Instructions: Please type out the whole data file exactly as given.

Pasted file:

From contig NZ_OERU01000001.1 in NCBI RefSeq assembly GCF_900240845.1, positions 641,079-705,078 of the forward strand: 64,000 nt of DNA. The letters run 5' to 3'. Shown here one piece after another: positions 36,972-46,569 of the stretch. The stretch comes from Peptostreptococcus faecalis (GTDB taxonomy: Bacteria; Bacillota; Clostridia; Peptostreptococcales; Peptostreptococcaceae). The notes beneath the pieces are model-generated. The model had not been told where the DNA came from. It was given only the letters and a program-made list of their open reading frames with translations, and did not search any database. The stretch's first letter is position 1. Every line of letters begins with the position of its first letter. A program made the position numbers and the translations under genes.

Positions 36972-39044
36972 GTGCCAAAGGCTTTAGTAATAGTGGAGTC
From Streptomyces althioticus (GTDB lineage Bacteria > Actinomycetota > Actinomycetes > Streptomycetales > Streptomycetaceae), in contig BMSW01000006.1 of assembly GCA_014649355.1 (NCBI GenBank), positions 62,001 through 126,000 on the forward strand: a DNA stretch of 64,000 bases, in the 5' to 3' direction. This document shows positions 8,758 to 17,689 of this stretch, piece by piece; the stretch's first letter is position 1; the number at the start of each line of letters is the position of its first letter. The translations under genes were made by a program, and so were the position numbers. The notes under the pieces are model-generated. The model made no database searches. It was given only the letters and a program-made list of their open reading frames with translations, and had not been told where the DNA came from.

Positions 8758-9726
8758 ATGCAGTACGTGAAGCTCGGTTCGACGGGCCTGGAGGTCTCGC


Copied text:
From contig NZ_OERU01000001.1 in NCBI RefSeq assembly GCF_900240845.1, positions 641,079-705,078 of the forward strand: 64,000 nt of DNA. The letters run 5' to 3'. Shown here one piece after another: positions 36,972-46,569 of the stretch. The stretch comes from Peptostreptococcus faecalis (GTDB taxonomy: Bacteria; Bacillota; Clostridia; Peptostreptococcales; Peptostreptococcaceae). The notes beneath the pieces are model-generated. The model had not been told where the DNA came from. It was given only the letters and a program-made list of their open reading frames with translations, and did not search any database. The stretch's first letter is position 1. Every line of letters begins with the position of its first letter. A program made the position numbers and the translations under genes.

Positions 36972-39044
36972 GTGCCAAAGGCTTTAGTAATAGTGGAGTC
From Streptomyces althioticus (GTDB lineage Bacteria > Actinomycetota > Actinomycetes > Streptomycetales > Streptomycetaceae), in contig BMSW01000006.1 of assembly GCA_014649355.1 (NCBI GenBank), positions 62,001 through 126,000 on the forward strand: a DNA stretch of 64,000 bases, in the 5' to 3' direction. This document shows positions 8,758 to 17,689 of this stretch, piece by piece; the stretch's first letter is position 1; the number at the start of each line of letters is the position of its first letter. The translations under genes were made by a program, and so were the position numbers. The notes under the pieces are model-generated. The model made no database searches. It was given only the letters and a program-made list of their open reading frames with translations, and had not been told where the DNA came from.

Positions 8758-9726
8758 ATGCAGTACGTGAAGCTCGGTTCGACGGGCCTGGAGGTCTCGC